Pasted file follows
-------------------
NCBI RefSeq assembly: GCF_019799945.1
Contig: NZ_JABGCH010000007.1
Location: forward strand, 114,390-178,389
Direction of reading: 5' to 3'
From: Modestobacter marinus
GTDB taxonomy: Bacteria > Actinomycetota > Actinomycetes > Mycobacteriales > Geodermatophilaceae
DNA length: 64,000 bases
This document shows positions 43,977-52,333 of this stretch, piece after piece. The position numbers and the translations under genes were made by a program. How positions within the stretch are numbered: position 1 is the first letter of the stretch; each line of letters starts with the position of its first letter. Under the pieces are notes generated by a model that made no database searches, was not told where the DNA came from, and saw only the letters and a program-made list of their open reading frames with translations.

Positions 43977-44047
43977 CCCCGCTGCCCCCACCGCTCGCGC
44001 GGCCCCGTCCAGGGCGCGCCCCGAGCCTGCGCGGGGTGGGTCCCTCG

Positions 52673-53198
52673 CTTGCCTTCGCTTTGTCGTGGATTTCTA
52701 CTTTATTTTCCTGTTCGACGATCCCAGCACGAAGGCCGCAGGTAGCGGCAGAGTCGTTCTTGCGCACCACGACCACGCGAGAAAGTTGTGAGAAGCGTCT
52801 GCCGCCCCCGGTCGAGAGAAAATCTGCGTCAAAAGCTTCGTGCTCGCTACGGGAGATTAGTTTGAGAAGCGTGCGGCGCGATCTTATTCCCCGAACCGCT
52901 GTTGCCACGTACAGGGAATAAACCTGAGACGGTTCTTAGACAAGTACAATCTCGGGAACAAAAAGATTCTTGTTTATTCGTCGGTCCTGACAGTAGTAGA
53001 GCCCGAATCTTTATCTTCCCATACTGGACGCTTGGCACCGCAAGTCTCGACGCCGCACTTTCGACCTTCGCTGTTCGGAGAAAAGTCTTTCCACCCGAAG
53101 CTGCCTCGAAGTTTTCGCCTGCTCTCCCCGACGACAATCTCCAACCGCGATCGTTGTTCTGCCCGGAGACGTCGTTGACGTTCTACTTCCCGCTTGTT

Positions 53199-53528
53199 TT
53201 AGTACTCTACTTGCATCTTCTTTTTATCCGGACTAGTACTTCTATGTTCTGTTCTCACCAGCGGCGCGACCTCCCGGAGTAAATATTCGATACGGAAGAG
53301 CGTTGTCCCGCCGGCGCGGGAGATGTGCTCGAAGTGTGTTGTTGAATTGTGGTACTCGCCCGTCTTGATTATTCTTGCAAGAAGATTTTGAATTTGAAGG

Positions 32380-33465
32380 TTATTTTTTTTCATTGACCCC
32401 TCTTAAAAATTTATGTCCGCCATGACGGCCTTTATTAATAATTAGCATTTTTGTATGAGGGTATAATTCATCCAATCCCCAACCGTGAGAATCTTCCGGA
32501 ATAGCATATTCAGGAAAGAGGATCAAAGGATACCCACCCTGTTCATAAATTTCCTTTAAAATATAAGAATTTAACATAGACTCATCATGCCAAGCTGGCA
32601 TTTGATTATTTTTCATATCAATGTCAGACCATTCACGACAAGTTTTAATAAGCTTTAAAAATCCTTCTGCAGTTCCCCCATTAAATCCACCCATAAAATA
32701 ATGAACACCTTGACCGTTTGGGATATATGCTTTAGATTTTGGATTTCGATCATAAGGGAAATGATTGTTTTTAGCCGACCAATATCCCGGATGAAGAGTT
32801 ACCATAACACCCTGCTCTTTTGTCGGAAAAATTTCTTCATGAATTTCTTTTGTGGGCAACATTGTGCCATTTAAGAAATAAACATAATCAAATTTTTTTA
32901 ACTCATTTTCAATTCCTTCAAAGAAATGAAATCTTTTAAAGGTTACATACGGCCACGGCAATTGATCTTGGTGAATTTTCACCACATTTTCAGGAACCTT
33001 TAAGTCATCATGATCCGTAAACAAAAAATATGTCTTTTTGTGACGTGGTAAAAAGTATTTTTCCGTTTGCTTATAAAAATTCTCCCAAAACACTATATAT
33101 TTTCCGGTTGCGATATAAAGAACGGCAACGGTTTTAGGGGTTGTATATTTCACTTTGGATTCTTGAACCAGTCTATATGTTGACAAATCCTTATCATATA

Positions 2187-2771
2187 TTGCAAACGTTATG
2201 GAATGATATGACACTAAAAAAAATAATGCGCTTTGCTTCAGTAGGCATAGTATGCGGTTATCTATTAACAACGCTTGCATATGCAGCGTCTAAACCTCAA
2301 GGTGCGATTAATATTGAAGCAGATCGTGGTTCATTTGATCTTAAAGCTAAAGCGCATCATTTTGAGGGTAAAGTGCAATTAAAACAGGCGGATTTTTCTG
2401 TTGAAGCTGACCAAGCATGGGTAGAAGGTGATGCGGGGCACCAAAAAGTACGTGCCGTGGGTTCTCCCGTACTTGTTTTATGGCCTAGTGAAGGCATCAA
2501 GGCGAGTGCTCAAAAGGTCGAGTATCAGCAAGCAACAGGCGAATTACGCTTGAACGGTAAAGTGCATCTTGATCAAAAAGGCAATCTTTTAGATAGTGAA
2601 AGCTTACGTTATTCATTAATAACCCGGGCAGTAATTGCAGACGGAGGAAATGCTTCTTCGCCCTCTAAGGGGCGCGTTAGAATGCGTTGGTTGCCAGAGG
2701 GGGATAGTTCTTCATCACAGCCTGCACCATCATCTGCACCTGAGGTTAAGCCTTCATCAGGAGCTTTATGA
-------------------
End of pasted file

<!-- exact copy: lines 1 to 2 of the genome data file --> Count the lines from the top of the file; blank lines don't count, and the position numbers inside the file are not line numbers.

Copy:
NCBI RefSeq assembly: GCF_019799945.1
Contig: NZ_JABGCH010000007.1